Can you please tell us a little about yourself, your coaching career, and your website, The Surf Box?
I am passionate about the rise of females in the water, and want to encourage ladies to not only get out in the water, but to really push their limits and gain confidence and experience in the sport. I have currently been traveling through Central America this year (Nicaragua, Panama, El Salvador and Costa Rica) and am soon returning home to work on a new project (surf related) in which I am excited to launch early next year (keep your eyes peeled).
How can a first-time surf student prepare for their first surf lesson?
What are some of the most common mistakes you see beginner surfers make?
1. Walking out past the whitewash while holding their board in between them and the wave. When the wave comes, they subsequently get pushed back and the board may hit them in the face
2. Not paddling hard enough, or forgetting those last one or two paddles that will get you onto the wave.
3. Not learning the etiquette rules of surfing. This is very important but a lot of surf schools will miss giving this talk.
What are some of the most common mistakes you see experienced surfers make?
1. Failing to make speed their absolute number one priority.
2. Staying too straight and not using the force of their body and compression to maximize their maneuvers.
3. Continuing to surf with bad habits they developed a long time ago (and not realizing how limiting this is for their surfing!).
If I had a dollar every time a surf student __________, I’d have my dream quiver.
Put their wetsuit on backwards. I often forget to mention that the zip goes at the back, but its amazing how many people seem to think it would work better at the front.
Also, the amount of people that think they will be ripping after two lessons. Surfing takes time and I think a lot of beginner surfers underestimate how hard it can be to move past the beginner stage.
If every surfer did this exercise every day, they’d be a much better surfer:
I also think visualization is a really powerful tool for everybody, not just with surfing. Visualizing yourself doing certain turns, or overcoming fear — these all help develop positive mental pathways. I think visualization is just so underrated. You can read more about this technique in my post on visualization and surfing.
What is the best way students can conquer their fear of the ocean?
That is probably best answered in my post on how to remain confident in bigger surf.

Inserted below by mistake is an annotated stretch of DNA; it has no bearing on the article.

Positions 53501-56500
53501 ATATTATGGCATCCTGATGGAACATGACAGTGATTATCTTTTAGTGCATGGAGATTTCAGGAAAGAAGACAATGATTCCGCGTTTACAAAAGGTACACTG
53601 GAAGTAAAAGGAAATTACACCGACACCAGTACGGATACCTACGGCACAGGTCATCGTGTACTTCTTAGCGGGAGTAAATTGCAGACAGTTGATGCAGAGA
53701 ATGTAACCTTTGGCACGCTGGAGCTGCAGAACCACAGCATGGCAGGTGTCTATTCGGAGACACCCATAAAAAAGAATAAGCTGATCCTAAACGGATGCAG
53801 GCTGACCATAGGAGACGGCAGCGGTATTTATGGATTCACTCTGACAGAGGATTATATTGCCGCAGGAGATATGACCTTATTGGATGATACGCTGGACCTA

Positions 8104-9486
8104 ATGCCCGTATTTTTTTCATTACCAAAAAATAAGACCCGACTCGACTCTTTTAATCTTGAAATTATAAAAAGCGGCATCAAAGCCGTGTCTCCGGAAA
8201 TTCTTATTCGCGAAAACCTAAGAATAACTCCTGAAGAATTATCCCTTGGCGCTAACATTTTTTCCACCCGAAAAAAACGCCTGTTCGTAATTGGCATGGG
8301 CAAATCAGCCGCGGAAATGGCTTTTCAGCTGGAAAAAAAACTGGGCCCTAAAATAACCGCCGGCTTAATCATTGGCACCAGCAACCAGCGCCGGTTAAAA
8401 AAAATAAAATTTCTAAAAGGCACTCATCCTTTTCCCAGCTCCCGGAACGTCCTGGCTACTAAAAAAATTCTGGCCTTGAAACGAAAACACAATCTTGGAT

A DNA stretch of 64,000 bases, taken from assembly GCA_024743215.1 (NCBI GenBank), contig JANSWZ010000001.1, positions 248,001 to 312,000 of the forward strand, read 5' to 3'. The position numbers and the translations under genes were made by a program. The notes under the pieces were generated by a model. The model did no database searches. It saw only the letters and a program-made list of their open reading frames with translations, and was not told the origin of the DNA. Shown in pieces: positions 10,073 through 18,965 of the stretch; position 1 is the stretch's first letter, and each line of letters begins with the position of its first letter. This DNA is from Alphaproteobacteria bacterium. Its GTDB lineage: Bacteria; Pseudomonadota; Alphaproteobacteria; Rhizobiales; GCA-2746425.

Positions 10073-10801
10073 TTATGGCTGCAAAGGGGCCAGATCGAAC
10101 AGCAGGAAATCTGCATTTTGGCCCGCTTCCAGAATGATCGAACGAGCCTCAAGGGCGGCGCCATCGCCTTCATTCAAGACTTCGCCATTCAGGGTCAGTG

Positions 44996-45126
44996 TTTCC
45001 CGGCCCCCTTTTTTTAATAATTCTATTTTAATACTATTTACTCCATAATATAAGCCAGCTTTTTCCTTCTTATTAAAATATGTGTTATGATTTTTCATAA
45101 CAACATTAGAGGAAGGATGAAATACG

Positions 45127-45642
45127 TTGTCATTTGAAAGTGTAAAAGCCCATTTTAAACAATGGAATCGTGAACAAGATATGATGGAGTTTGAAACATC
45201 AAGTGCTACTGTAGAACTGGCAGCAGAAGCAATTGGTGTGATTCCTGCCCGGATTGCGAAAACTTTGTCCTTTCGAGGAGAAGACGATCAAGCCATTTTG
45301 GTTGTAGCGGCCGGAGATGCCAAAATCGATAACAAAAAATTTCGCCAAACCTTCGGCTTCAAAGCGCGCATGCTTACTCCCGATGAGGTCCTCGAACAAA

But simply put, you gotta be in it to win it. Slowly expose yourself to larger and larger surf and you will grow your capacity. If you avoid surfing outside your comfort zone it will become a bigger and bigger fear.
What can surfers expect to get from surf coaching?
From video coaching or more advanced coaching, you should expect to improve rapidly! Seeing yourself on film is such a powerful tool because without it you are probably not aware of exactly how you are surfing. Seeing yourself and having somebody analyze how you can maximize a turn from a few simple tweaks is both rewarding and surprising.
Do you think female surfers have it harder than male surfers when it comes to gaining respect in the line-up? If so, how can this be changed?
However, now there are more and more confident girls in the line-up that are ripping and pushing the bar of female surfing. I think over time men will get used to there being a solid pack of girls who are killing it, and hopefully the respect we deserve will follow that. I think its a time issue. I do think that the media is also to blame. They culture women into thinking they just have to be these cute passive figures in little bikinis out in the water — consequently, it is not really encouraged for us to get out there like the boys and give it our all. As we begin to become more conscious of the media and its influence it has on all parties, we will begin to break down these barriers.
My best surf students have these traits:
Persistence, the ability to listen, learn and take on constructive advice, self-motivation (e.g. they surf because they love it and nothing more), and self-awareness.
My worst surf students have these traits:
The inability to get over their fear of failure, and basically the list above but in reverse.
What’s the best part about being a surf coach?
Traveling and surfing waves all over the world, seeing people overcome their fears and self-limitations, being outdoors and in nature, surrounding myself with people that are amped to just enjoy life and have a good time!
Thank you, Ruby!
You can follow Ruby’s coaching website, The Surf Box on Facebook, where she promotes her content first. She is also planning on releasing a product that will help surfers of all abilities with their pop-up in the near future, so follow her for more updates.